Czech Public Holidays 2006
Find out when - and why - you get time off this year, with this guide to the country's red-letter days
New Year's Day/Czech Republic Independence Day
(Nový rok/Den obnovy samostatného českého státu)
As well as marking the start of the new year, this holiday now also marks the anniversary of the 1993 Czech-Slovak "Velvet Divorce."
Sunday 16th & Monday 17th
Easter Sunday & Easter Monday
(Velikonoční pondělí & Velikonoční neděle)
Easter Sunday and Easter Monday, as calculated by the Western Church, are Czech public holidays - though only the Monday, of course, gets you an extra day off work. For more on local traditions, see our Easter in Prague article.
Closely linked with the Soviet era, the Labor Day tradition actually dates back to 19th-century Chicago, where a general strike ended in the infamous 1886 Haymarket Riot. Post-1989, May 1st has become a day for rallies and demonstrations and, less traditionally, Prague TV's own Chicken Day celebration.
Victory in Europe Day
In Communist-era Czechoslovakia, this public holiday marking the end of World War II was originally celebrated on May 9th, as it was in the Soviet Union. In 1991, VE Day was brought forward to May 8th, the day observed by the Western allies.
Saints Cyril & Methodius Day
(Den slovanských věrozvěstů Cyrila a Metoděje)
July 5th honors ninth-century missionaries Cyril and Methodius. Cyril created the first written Slavic alphabet, which his brother Methodius used to make the first Slavic translation of the Bible.
Jan Hus Day
(Den upálení mistra Jana Husa)
A religious reformer, Hus challenged the Catholic church, preaching in Czech rather than Latin, and campaigning against corruption. He was burned at the stake in 1415 - an event this holiday commemorates. Since his death, Hus has become a national hero, and his statue now stands in Old Town Square.
Czech Statehood Day (St. Wenceslas's Day)
(Den české státnosti (Svátek svatého Václava))
Because of a political compromise, this public holiday celebrating the Czechs' patron saint doesn't actually bear his name. (Left-wing parties were uncomfortable with Nazi exploitation of St. Wenceslas's Day under German occupation.) A 10th-century Bohemian prince, Wenceslas (Václav in Czech) was murdered because of his Christian beliefs. Prague's main square bears both his name and an iconic horseback statue of the saint. He's also immortalized in the (historically inaccurate) Christmas carol Good King Wenceslas.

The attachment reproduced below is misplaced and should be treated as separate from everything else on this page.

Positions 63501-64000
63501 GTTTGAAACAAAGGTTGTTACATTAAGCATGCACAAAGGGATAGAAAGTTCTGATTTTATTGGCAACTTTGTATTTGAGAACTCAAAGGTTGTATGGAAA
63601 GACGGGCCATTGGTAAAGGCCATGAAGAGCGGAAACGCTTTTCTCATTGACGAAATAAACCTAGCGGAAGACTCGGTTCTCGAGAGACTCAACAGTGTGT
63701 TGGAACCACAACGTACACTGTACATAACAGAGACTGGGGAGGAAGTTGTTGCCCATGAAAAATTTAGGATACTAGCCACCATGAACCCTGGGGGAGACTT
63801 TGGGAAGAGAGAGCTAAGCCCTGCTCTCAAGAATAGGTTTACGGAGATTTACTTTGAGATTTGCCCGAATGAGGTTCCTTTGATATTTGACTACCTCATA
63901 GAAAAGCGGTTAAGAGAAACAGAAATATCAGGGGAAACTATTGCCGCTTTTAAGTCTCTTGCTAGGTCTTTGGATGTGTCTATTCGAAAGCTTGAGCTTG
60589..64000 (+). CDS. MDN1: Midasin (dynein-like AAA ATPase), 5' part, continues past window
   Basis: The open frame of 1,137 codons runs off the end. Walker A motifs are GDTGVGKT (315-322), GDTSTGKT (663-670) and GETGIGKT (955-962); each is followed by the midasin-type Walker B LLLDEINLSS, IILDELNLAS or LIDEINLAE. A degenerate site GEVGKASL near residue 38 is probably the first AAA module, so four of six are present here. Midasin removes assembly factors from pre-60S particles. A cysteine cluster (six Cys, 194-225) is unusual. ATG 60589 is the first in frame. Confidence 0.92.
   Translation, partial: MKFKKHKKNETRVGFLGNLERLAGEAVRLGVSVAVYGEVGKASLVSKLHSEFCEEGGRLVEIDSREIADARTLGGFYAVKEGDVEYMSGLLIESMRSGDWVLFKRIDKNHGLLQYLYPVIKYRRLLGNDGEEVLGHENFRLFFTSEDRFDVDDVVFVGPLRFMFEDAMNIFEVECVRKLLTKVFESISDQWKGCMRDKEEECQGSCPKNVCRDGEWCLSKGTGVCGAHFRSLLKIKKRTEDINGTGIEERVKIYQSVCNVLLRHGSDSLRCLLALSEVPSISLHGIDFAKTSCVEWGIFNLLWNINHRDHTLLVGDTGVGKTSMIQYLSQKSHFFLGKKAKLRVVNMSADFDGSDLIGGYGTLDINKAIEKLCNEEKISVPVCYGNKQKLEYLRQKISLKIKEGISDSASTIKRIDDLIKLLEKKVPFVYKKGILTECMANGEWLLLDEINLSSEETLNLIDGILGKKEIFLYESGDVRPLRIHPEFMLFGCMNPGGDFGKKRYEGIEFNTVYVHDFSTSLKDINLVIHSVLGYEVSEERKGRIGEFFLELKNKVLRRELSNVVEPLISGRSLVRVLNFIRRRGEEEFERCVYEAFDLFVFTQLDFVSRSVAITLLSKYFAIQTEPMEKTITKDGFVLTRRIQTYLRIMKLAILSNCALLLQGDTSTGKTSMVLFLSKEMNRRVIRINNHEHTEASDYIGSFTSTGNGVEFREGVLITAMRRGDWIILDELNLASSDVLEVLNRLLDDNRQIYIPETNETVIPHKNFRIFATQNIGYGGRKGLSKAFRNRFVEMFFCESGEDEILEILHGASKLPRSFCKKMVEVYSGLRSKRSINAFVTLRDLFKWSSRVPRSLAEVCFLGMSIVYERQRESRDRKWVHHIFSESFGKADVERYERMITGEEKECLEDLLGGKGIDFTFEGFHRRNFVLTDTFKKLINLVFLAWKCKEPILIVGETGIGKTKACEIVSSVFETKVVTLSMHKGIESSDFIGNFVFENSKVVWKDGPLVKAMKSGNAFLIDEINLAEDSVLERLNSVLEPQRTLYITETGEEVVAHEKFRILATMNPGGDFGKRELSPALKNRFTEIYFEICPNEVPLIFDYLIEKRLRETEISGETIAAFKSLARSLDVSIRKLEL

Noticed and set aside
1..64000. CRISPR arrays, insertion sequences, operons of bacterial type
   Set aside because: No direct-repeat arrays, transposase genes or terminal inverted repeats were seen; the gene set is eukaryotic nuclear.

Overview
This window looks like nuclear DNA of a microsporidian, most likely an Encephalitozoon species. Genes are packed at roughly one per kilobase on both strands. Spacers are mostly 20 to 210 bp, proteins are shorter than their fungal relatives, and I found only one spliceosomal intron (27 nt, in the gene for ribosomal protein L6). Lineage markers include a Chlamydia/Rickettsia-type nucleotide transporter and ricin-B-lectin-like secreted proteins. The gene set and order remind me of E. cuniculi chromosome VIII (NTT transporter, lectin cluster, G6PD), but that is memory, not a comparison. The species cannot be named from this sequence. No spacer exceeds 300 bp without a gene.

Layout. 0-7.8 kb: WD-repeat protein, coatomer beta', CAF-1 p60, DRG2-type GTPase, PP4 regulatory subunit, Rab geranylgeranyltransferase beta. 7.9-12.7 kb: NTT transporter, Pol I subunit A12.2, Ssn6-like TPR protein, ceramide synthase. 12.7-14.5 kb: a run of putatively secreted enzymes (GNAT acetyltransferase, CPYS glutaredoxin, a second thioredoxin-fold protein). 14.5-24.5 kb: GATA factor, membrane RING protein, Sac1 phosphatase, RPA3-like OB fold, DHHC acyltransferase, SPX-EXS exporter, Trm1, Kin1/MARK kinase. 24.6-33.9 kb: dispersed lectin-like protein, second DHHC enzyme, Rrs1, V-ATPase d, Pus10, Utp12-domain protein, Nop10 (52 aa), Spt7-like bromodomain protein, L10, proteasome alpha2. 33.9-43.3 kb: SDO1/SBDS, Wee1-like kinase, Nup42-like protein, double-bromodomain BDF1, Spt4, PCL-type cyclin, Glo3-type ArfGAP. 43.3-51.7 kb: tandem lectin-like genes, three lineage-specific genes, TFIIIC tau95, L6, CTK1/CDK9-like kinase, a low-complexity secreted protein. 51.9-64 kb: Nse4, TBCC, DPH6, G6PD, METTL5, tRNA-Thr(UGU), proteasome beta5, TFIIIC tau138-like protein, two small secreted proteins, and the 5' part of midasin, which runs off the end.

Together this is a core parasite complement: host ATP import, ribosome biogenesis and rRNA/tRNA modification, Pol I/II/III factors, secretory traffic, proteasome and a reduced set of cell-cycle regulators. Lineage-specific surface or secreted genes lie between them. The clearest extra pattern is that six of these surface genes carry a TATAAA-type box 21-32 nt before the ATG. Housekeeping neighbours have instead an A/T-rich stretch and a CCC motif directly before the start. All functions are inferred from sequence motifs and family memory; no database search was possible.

Czechoslovak Independence Day
(Den vzniku samostatného československého státu)
October 28th marks the creation of Czechoslovakia, in 1918, even though the country no longer exists. Prior to World War I, the Czech and Slovak lands had, for several centuries, been part of the Austria-Hungarian Empire. Czechoslovakia split into two parts - the Czech Republic and the Slovak Republic - following 1993's "Velvet Divorce."
Day of the Students' Battle for Freedom and Democracy
(Den boje za svobodu a demokracii)
November 17th is effectively the Czech Republic's "Velvet Revolution" holiday, marking the Communist regime's brutal suppression of a 1989 student demonstration. As a result of the police's actions, the dissident movement gained almost-immediate mass support, and the regime would last only a few more weeks. For more on 1989, see our Revolutionary Walkabout article.
Sunday 24th, Monday 25th & Tuesday 26th
Christmas is a three-day public holiday in the Czech Republic, beginning on December 24th with Štědrý den ("Generous Day"), when families traditionally sit down to Christmas dinner and exchange gifts. The following two days, known as 1. svátek vánoční and 2. svátek vánoční ("First Christmas Day" and "Second Christmas Day"), are quieter affairs. For more on this, see our Czech Christmas Traditions article.
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